You are a power user. You have contacted as many websites as you can about taking down spammy links. You still have links that need removal and a desire to clean up your site. Great. Refer to the following  tips on how to use Google’s latest tool.

  1. To  Disavow links from a specific URL, use the following: http://bad-link-domain.com/bad-link-page/
  2. To Disavow from an entire domain: domain:bad-link-domain.com
  3. Use # to begin the line used for comments:  Commenting may be useful for a large file that needs separating into groups.
  4. Take the List to Google:  Once you have compiled your list of links, and provided comments to organize them/ communicate specific issues, navigate here: https://www.google.com/webmasters/tools/disavow-links-main.

Select the appropriate website from a list of verified sites and click the “Disavow Links” button. You will then encounter the following warning:

Google Disavow Tools

Once you click on “Disavow Links” button, a pop-up screen will open and you will be asked to choose a file containing your disavow list.

How to Use Google Disavow Tool

Choose the file you prepared prior and hit “Submit.” Successfully uploaded files will be visible on the same screen.

Instructions for the Google Disavow Tool

Extra Skills

  1. Updating or Deleting your Disavow list: Google offers two download options for editing existing files, CSV and Google Docs/ Google Drive. These options come in handy since you cannot upload more than one file at a time. The old file will be overwritten when you upload a new file, so make sure that you include all your links in addition to those you are adding. Change of heart? Delete the file and start over.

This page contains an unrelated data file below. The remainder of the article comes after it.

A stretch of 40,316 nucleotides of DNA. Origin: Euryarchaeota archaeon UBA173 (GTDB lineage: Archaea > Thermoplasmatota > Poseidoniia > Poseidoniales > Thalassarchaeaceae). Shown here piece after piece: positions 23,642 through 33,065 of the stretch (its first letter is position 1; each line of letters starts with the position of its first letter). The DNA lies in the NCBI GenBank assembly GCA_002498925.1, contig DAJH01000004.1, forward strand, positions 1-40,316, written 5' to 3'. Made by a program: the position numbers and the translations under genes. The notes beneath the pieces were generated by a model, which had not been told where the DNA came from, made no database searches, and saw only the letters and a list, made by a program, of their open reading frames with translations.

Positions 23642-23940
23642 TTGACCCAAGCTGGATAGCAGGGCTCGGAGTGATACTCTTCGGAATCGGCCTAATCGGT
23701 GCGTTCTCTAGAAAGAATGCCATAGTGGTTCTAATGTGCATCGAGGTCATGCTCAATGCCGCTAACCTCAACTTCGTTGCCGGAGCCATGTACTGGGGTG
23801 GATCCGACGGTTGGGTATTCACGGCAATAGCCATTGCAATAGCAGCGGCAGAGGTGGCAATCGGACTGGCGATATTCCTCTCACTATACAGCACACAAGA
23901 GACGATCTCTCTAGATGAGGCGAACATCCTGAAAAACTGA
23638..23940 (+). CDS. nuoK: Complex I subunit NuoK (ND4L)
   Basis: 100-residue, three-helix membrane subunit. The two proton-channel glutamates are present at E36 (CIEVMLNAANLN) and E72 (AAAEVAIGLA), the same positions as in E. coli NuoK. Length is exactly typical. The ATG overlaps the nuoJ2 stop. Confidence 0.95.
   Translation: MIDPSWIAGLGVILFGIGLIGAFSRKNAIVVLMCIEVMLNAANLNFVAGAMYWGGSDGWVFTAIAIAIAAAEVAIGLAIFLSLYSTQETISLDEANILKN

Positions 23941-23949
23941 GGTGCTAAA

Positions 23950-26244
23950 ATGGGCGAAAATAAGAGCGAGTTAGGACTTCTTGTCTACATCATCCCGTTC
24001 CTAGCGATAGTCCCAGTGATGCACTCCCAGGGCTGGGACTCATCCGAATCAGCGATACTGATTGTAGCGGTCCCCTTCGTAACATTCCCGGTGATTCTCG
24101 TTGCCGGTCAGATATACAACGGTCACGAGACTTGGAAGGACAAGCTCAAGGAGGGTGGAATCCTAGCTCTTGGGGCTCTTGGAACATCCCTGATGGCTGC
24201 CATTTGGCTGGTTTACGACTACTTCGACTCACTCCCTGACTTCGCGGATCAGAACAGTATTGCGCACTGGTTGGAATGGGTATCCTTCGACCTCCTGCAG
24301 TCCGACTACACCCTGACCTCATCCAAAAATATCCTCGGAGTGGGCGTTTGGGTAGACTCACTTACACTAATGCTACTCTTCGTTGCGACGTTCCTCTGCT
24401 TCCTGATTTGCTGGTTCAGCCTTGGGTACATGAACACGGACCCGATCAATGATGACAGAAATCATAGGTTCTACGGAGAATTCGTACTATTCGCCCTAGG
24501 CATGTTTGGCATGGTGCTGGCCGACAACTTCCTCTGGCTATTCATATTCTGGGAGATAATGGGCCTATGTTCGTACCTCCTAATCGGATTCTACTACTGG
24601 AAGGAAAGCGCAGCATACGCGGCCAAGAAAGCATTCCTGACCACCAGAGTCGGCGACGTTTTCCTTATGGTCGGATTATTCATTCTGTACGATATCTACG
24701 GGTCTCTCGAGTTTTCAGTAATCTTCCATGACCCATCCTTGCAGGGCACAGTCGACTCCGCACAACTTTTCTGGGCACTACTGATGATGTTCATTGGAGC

2. Link Analysis: No need to break the bank on link analysis tools. Google Webmaster Tools offers a perfectly good option for seeking out bad links that only focuses on links Google included in their list.
  3. Affected pages: Google occasionally takes action against a specific page or phrase rather than targeting an entire website. You can use Google Webmaster Tools to find which pages might be in trouble based upon traffic or ranking drop. Be specific with your filters to ensure accurate results.
  4. Link Quality Check: Sometimes, spammers will target your regular pages and create unnatural links within them by spamming other sites. In order to detect these unsavory moves against your pages, again refer to Google Webmaster Tools and navigate to Traffic > Linksto Your Site. Sort these results by “Source Domains” and observe the link qualities you find.  Investigate any pages with an unusual number of linking domains, particularly in the case of a site that would not commonly have many more links than another page on your site. Click through to reveal the affected pages, which you may wish to add to your disavow list. While you want to be 95% sure before disavowing, one general rule applies:  if it looks like spam, and tastes like spam, it probably is spam.

Google’s Disavow Tool is a powerful resource that complements Google’s recent link preference updates and offers sites options beyond spammy former practices.  Used in moderation, this tool will shape the way in which websites develop and help to usher in an age of integrity-rich link building strategies.

We have been cautiously optimistic of the disavow tool and are currently testing the tool with a client that came to us after being affected by the Penguin update. We are tracking their current traffic and rankings and will quantify what effect if any using this tool has on them. We will update this post with the results.

Have you been hit by Penguin or Panda? Have you used the disavow tool and had a positive… or negative experience? Please share your experience below so everyone can benefit.